A ‘lightbulb moment’ in measuring vacuum pressure

 

There are always those who argue that it was better in the good old days. Things were simpler then, and instruments had a direct quality, which made them easier to understand, simpler to maintain, and more reliable. Today, it is said, the rise of the ‘black box’ has divorced students from the phenomena they are observing, interposing a barrier between them and the science they should be learning.

Among the first black boxes was a simple device invented by Marcello von Pirani to measure low pressures. Marcello’s father, Eugenio, was a composer of some repute who had emigrated from Italy to Germany after unexpectedly winning a competition to become professor of piano at a conservatoire in Berlin.

Marcello studied physics at the Technical University in Berlin-Charlottenburg. After studying for a PhD, he joined the Siemens & Halske lamp company. It was an exciting time to be in lighting. Although Auer von Welsbach’s ceria-thoria gas mantles were still around, carbon arc lamps were being used for street lighting. But Joseph Swan and Thomas Edison’s incandescent carbon whiskers were also in contention. This progress had been aided by Max Planck’s revolutionary quantum theory, which shone like a beacon through the previous confusion about the nature of light.

But carbon whiskers were extremely fragile, and the lifetime of bulbs was very short. Manufacturers were turning to metal filaments. While osmium was good, tantalum was better, although its reactivity required substantially better vacuum than before. At the time, the only way to measure low pressures was to use a McLeod gauge. While very precise, these gauges required large volumes of mercury (and inevitable spillage). Equally importantly, they were not continuous - each time a measurement was needed, the mercury piston had to be lowered to sample the vacuum, and then raised again to measure it. With some 50 of these monsters in use at the Siemens factory, what was really needed was a continuous reading device.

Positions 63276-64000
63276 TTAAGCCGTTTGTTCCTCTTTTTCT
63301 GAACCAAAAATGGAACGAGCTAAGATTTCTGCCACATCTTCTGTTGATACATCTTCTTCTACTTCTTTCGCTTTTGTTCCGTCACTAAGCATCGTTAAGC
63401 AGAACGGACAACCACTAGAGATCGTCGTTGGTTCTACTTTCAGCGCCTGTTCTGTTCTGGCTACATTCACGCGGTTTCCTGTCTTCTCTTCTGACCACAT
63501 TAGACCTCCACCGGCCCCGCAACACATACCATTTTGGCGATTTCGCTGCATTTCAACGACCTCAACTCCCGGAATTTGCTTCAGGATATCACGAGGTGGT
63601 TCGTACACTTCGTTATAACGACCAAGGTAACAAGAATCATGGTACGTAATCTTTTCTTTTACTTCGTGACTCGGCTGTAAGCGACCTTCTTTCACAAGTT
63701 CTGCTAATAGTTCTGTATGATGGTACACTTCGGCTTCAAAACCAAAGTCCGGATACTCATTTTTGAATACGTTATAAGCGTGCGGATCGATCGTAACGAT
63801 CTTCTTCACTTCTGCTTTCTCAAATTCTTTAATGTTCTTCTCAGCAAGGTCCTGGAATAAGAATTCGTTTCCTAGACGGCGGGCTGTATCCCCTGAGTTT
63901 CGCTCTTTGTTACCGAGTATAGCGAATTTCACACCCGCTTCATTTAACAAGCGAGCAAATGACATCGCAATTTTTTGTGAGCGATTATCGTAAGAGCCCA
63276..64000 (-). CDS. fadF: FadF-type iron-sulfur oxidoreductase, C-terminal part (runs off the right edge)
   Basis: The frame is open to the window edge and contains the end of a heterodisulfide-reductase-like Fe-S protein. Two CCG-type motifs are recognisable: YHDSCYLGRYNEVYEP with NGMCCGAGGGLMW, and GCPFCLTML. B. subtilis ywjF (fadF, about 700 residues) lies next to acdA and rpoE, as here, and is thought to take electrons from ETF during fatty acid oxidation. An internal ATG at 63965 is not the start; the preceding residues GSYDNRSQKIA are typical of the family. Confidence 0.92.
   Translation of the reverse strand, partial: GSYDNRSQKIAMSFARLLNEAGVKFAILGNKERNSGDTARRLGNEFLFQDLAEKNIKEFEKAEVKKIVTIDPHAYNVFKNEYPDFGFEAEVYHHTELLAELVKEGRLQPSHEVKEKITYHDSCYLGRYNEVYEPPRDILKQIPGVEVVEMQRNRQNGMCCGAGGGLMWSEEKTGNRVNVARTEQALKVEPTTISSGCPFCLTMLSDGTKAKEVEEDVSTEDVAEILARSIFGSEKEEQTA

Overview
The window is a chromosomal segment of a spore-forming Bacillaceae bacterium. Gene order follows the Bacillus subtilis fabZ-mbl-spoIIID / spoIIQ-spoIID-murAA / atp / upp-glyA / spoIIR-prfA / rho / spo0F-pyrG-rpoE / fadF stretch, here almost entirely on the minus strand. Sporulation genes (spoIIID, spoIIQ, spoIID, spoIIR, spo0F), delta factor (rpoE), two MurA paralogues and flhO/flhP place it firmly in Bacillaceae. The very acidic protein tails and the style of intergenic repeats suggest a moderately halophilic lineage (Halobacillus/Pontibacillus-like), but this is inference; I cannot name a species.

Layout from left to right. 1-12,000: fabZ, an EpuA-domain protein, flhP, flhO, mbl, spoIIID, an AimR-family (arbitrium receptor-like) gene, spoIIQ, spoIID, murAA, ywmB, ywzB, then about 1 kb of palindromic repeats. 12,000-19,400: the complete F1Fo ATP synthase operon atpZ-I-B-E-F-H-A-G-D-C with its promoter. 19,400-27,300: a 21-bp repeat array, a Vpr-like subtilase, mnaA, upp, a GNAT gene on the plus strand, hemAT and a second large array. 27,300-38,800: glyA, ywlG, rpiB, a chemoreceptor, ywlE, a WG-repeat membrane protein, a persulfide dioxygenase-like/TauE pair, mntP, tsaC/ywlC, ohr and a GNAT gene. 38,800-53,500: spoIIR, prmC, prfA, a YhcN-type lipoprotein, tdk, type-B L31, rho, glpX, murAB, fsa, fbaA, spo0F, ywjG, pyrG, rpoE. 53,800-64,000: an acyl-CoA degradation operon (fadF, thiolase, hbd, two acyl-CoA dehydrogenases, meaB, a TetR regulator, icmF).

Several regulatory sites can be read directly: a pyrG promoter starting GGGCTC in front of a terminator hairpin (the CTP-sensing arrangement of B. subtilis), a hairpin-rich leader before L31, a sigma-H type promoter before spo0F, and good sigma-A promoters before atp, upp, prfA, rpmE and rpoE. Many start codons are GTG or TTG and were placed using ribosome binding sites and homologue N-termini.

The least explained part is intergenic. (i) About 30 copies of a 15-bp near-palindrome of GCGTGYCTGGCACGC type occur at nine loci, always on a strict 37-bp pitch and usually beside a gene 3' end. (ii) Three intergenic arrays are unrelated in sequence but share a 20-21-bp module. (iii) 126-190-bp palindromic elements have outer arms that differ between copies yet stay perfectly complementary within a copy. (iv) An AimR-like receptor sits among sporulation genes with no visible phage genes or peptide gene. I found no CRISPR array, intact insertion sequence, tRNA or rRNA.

Pirani turned to 30 year old work by the physicists August Kundt and Emil Warburg on the thermal conductivity of gases. They noted that the rate of cooling of a thermometer was extremely sensitive to the quality of the vacuum. In 1888, August Schleiermacher had measured the thermal conductivity of various gases using a heated platinum wire. Combining these ideas, in June 1906, Pirani decided to turn one of his light bulbs into a measuring device. As the pressure dropped, the temperature of the tantalum wire rose, and with it, the electrical resistance. He soon had a working prototype that his employer quickly patented, although it is not clear that the patent was ever actually granted. Pirani would later laconically observe that the thermal conductivity method was nothing new, but his success won him considerable admiration.

Pirani’s gauge used a Wheatstone bridge to measure the resistance of the filament

 

In 1914, he found time to write a key treatise about nomograms, the geometrical diagrams used by engineers and scientists to answer complex numerical problems without having to solve the maths analytically. The book was reprinted several times, and ran to three editions. In these days of infinite computer power, how many people even know what a nomogram is any more? The only one I’ve seen recently is tucked away at the back of the Sigma-Aldrich catalogue, relating distillation temperature for liquids to pressure. How long before it too vanishes, I wonder?

When, in 1919, the three leading German light bulb manufacturers pooled their expertise to spin off the Osram company, Pirani was appointed head of R&D. He spent most of his career on lighting, never far from the nitty gritty of research, yet always interested in fundamental problems.

Pirani’s influence on the company was everywhere. The Osram technical reports he produced would become known as the ‘Pirani Annals’. In the early 1930s, to general astonishment, his group unveiled the sodium vapour lamp, boasting an electrical efficiency of 70%. Its familiar orange glow remains a benchmark to this day.

But being a devout Quaker with a mother of Jewish descent, the rise of the Nazi party in Germany made life increasingly difficult. In 1936 he emigrated to the UK, where he worked first for the General Electric Company in north London, then as a consultant for the Coal Board and others. He returned to Germany and Osram in 1953 and continued to consult almost until his death.

The Pirani gauge - in my experience close to indestructible - was one of the first black boxes to enter our labs. It marks a decisive shift away from messy mercury-based methods. Some may carp. But black box or not, I wouldn’t trade mine in for the world.

Andrea Sella teaches chemistry at University College London, UK